About the Requiem (Mozart)

Requiem (Mozart)

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Wolfgang Amadeus Mozart Signature.svg

Wolfgang Amadeus Mozart (27 January 1756 – 5 December 1791)

The Requiem or Requiem Mass, also known as the Missa pro defunctis (Latin, "Mass for the deceased") or Missa defunctorum ("Mass of the deceased"), is a liturgical service of the Roman Catholic Church celebrated by the priest presider for the repose of the soul of a particular deceased person or persons. It is frequently, but by no means always, celebrated in the context of a funeral.

The Requiem Mass in D minor K. 626 by Wolfgang Amadeus Mozart was composed in Vienna in 1791, during the last year of the composer's life. The Requiem was Mozart's last composition and is one of his most popular and respected works, although the question of how much of the music Mozart managed to complete before his death and how much was later composed by Franz Xaver Süssmayr or others is still debated.

The Requiem is scored for 2 basset-horns in F, 2 bassoons, 2 trumpets in D, 3 trombones (alto, tenor bass), timpani, (2 drums), violins, viola and basso continuo cello, double bass, and organ or harpsichord). The vocal forces include soprano, alto, tenor, and bass soloists and an SATB mixed choir.
 

The Requiem is divided into fourteen movements, with the following structure:

  • I. Introitus: Requiem aeternam (Choir and Soprano solo)
  • II. Kyrie eleison (Choir)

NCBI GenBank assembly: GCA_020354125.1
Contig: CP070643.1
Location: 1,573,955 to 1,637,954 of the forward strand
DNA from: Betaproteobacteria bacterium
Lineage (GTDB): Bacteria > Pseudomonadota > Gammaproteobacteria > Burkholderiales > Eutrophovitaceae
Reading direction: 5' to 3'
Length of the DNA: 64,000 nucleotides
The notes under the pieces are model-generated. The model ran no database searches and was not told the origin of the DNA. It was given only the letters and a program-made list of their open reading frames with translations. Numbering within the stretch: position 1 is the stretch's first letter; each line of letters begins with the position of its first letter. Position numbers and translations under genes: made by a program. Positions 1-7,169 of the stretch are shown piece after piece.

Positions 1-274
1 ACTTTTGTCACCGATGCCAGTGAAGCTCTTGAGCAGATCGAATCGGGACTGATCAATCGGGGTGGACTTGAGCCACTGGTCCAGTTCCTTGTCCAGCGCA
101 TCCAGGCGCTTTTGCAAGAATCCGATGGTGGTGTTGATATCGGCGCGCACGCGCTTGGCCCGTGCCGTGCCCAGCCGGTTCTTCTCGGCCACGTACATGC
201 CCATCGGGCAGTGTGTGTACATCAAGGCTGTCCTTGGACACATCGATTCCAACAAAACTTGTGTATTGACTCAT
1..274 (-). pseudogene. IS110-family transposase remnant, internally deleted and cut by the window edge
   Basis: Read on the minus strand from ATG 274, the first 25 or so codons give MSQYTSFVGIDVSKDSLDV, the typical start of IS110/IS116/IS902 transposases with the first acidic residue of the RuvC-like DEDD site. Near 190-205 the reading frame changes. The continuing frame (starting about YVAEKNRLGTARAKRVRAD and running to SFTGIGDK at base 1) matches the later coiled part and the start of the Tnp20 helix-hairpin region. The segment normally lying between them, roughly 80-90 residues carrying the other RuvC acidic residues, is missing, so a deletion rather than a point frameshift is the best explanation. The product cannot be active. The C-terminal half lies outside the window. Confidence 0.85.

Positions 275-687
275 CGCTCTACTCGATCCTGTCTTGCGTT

• III. Sequentia (text based on sections of the Dies Irae):
    • Dies irae (Choir)
    • Tuba mirum (Soprano, Alto, Tenor and Bass Solo)
    • Rex tremendae majestatis (Choir)
    • Recordare, Jesu pie (Soprano, Alto, Tenor and Bass Solo)
    • Confutatis maledictis (Choir)
    • Lacrimosa dies illa (Choir)
  • IV. Offertorium:
    • Domine Jesu Christe (Choir with Solo Quartet)
    • Versus: Hostias et preces (Choir)
  • V. Sanctus:
    • Sanctus Dominus Deus Sabaoth (Choir)
    • Benedictus (Solo Quartet then Choir)
  • VI. Agnus Dei (Choir)
  • VII. Communio:
    • Lux aeterna (Soprano solo and Choir)

Composition

At the time of Mozart's death on 5 December 1791, only the opening movement (Requiem aeternam) was completed in all of the orchestral and vocal parts. The following Kyrie (a double fugue) and most of the Sequence (from Dies Irae to Confutatis) were complete only in the vocal parts and the continuo (the figured organ bass), though occasionally some of the prominent orchestral parts have been briefly indicated, such as the violin part of the Confutatis and the musical bridges in the Recordare. The last movement of the Sequence, the Lacrimosa, breaks off after only eight bars and was unfinished. The following two movements of the Offertorium were again partially done — the Domine Jesu Christe in the vocal parts and continuo (up until the fugue, which contains some indications of the violin part) and the Hostias in the vocal parts only.


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